Here’s a link to the Harley Benton page for more information

The GPA-100 features master volume, plus 3 band EQ (treble, middle, bass). It’s main purpose might be to save the day, should your main amp/floor unit fail. And £70 is a small price to pay for that piece of mind.

If I have the chance to test one out, I will drop a review on here. If you buy one, please let me know what you think! Bye for now!

I accidentally bought a guitar, and ended up with an unexpected bargain

Guitars & Gear

I’ve noticed a few decent-looking guitars going for sale on eBay recently. In the past, I’ve picked up a few great instruments and amps, including the Strat which was my main touring guitar for a decade, as well as two Fender Mustang floor units, which I use for live work most of the time nowadays. However, buying something online, especially a musical instrument you haven’t played, or even held, can be a risky business. I therefore try to set an ‘absolute maximum’ price which I won’t go over. This is price is normally quite low, meaning I should be able to at least earn a small profit on any guitars I decide to move on – but it does mean I’m not usually the ‘winning bidder’ when interesting pieces catch my attention.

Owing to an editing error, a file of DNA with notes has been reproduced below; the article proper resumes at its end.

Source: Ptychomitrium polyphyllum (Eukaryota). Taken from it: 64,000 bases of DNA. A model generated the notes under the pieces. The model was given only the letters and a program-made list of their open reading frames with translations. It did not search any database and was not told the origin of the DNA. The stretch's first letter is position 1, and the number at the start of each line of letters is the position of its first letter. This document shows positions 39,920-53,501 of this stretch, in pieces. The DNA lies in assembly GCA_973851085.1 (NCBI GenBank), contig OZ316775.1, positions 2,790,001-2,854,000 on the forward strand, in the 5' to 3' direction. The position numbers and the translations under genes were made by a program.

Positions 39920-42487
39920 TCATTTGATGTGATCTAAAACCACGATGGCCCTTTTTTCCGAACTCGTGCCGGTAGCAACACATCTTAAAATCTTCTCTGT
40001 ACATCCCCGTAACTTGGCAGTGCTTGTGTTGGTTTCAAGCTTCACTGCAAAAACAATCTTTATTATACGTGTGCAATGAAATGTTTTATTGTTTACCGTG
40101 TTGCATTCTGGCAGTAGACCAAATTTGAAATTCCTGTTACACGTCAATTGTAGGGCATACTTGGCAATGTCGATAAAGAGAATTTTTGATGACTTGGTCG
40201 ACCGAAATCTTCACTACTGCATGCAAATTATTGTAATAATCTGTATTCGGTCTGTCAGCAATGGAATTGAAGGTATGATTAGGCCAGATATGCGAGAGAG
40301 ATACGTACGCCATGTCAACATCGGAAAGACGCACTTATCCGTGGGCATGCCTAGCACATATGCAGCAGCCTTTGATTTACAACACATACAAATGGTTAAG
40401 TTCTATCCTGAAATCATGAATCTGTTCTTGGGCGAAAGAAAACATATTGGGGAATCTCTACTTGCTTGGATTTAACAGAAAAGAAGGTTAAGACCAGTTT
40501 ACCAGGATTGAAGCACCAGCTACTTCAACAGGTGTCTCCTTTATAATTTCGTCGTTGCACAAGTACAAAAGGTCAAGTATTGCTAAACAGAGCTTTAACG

That is, until I saw this gem…

What is it?

This guitar is modeled on the Gibson non-reverse Firebird III, one of Gibson’s early forays into the offset market, only flipping the body to be a mirror image of the shape in the above picture, hence the term reverse. From 1965 to 1969, Gibson offered a non-reverse version, in a much more Jazzmaster style shape. The ‘III’ in the name is a reference to the guitar having three P90 pickups, unlike the two mini humbuckers on previous Firebird models. Because these non-reverse bodied, three pickup guitars were only available for around four years, they are considered highly collectible and even ones in poor condition go for thousands of pounds.